Here's where we are

One of the many faces of horse racing lacks faces.

At the small-time live race meets, it's like attending the basketball game of a very bad team. You can hear the coach cuss at a player or wish he or she had taken another career path. You can hear ice rattling in cups.

At some live horse race meets about one mile short of the middle of nowhere, the workers outnumber the spectators. The cashiers at the small live meets have crossword puzzles and sandwiches close by the money. They might need help breaking a fifty-dollar bill.

The announcement that the horses are off and running often comes as a surprise. The winner's circle could be the size of a pitcher's mound. Oftentimes the winning horse and the jockey and the trainer are the only ones photographed. Owners of $5,000 claimers frequently have better things to do than watch a horse run for the 30th time.

It's not the nature of the sport that causes some sites to look like ghost towns. Grand grandstands were constructed before simulcast joints and home-betting changed the face of the sport on the grassroots level. Horse players are finally being treated like other casino players. They're suddenly perkier. But the perks aren't coming from the live tracks. They're coming from home-wagering operations on the Internet: Sign up and they'll deposit $100 or $150 right into your account. Put lots of money into play, and you get free past performances. There is irony laced with bitters as fine institutions like the Daily Racing Form help to keep people away from the live races by sweetening the stay at home wagering pots.

Even at the dust bowl tracks, purses are up, handles are fine, slot machine revenue pays the bills, the players are simply at home or at a simulcast hall.

Fedora racing at places like Belmont and Aqueduct, when the stands were packed with guys in hats and women in dresses, has become a casualty of technology.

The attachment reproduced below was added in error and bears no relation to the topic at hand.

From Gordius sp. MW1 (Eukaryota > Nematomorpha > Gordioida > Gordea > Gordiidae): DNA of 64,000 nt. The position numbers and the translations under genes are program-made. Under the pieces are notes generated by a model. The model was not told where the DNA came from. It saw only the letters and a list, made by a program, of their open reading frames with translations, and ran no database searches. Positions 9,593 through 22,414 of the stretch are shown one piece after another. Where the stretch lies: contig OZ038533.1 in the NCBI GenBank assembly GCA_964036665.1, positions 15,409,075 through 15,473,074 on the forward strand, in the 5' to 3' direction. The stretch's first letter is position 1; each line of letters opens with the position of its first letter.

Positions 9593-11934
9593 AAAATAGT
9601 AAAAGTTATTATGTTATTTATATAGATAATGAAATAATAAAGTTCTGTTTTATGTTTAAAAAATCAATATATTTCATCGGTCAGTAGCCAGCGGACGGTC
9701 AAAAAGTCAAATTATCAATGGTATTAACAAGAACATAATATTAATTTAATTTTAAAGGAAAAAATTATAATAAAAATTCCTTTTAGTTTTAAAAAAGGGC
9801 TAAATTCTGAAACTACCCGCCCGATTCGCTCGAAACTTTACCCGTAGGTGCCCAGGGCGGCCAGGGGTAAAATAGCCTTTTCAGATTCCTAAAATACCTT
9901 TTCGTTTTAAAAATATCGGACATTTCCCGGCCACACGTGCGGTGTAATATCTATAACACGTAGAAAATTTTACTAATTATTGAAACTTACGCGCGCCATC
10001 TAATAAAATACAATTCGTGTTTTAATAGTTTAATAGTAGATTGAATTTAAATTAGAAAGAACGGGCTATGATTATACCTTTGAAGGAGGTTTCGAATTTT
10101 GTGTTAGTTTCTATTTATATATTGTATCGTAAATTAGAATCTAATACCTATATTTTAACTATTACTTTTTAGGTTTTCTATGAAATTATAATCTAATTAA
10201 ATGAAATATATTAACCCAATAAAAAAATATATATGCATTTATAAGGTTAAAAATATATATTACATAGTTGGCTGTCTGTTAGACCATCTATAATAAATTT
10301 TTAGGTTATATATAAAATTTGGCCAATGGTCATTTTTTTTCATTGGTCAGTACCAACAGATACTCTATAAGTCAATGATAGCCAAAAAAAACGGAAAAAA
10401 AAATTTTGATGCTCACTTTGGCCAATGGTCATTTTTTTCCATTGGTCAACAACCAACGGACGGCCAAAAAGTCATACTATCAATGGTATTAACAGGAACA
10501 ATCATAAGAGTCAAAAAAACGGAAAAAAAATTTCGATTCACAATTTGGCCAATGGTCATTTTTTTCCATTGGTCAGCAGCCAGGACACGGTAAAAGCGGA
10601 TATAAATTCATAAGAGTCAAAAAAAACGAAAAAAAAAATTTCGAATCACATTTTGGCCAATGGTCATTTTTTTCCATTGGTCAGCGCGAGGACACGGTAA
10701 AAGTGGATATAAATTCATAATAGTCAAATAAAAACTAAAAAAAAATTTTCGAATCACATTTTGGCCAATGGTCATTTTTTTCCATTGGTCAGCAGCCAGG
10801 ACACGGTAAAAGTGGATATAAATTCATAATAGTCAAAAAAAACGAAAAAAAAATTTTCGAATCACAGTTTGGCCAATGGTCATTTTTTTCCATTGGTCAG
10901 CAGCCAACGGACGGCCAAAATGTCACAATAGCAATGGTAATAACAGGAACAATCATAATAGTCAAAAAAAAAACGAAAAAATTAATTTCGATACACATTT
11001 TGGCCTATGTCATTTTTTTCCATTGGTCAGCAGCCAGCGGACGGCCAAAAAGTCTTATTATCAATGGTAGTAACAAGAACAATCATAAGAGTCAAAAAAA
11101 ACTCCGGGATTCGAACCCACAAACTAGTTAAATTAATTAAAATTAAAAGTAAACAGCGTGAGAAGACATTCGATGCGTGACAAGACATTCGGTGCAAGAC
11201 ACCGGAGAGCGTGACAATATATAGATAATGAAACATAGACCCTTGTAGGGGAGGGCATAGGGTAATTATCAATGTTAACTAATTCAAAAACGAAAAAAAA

Another major side to horse racing is the Breeder's Cup, which, now that it has realized that the weather in the wintertime is an important element when it comes to drawing crowds and showcasing champs, is doing great.

The Breeder's Cup features the world's best horses, with an Americans-versus-Europeans air to it, and consequently, the most difficult handicapping; because as everybody knows, grass races featuring a full field of great horses can't be handicapped outside lucky numbers. Breeder's Cup grass winners put up lottery figures. What has to win won't. What could conceivably win does. The Breeder's Cup has found the perfect semi-home base for its two-day November card at, now that it has return to earth with real dirt, Santa Anita. True, it's not fair to other tracks and hotels looking to jack up their rates double-time. But who can forget the cold Jersey rain at Monmouth's Cup. What's not to like about 72-degree weather and all the legs that entails?

The Triple Crown is horse racing's most popular season and it is doing beautifully, with big early jewel crowds and amazing TV ratings even though most of the fans go unmeasured by Nielsen at race tracks around the country that day. The Maryland race hangs in there because there's always the possibility of two wins in a row. The Belmont Stakes has become something of a victim of the training times, as young horses wound too tightly begin popping tendons and pulling muscles, and the third Triple Crown race turns into something like four Derby also-rans versus four New York home field experts, with the gigantic stands three-quarters full of fans and players remembering the way they were.

Spa racing remains hot, with $70,000 allowance purses commonplace, imagine such a thing, they must be thinking in the sticks. Spa racing is for the most part vacation-type racing where you can be proudly seen with family members before and after a card. Spa-type racing is Saratoga, Del Mar and Oaklawn Park in Hot Springs, Arkansas. Oaklawn just raised its purses for the spring meet to $20 million, a record for its 109-year history. These three tracks are the most collectable among traveling horse players.

So that's horse racing for you. It has four sides, four seasons, four aspects: the Hooterville Downs circuit, Mom and Dad Stables, mostly empty grandstands, a sport financed by off-track wagering and psycho slot players; the Breeder's Cup weekend, featuring the best horses and hardest handicapping; the Triple Crown spectacle where hacks come on and say for the 45th straight year the sport is dead as record TV ratings are announced; the scenic, vacation racing times where there's something to look at besides losses.

Some parts of the sport do great, some do poorly, much could stand improvement, but then, what couldn't.

Write to Jay at jaycronley@yahoo.com.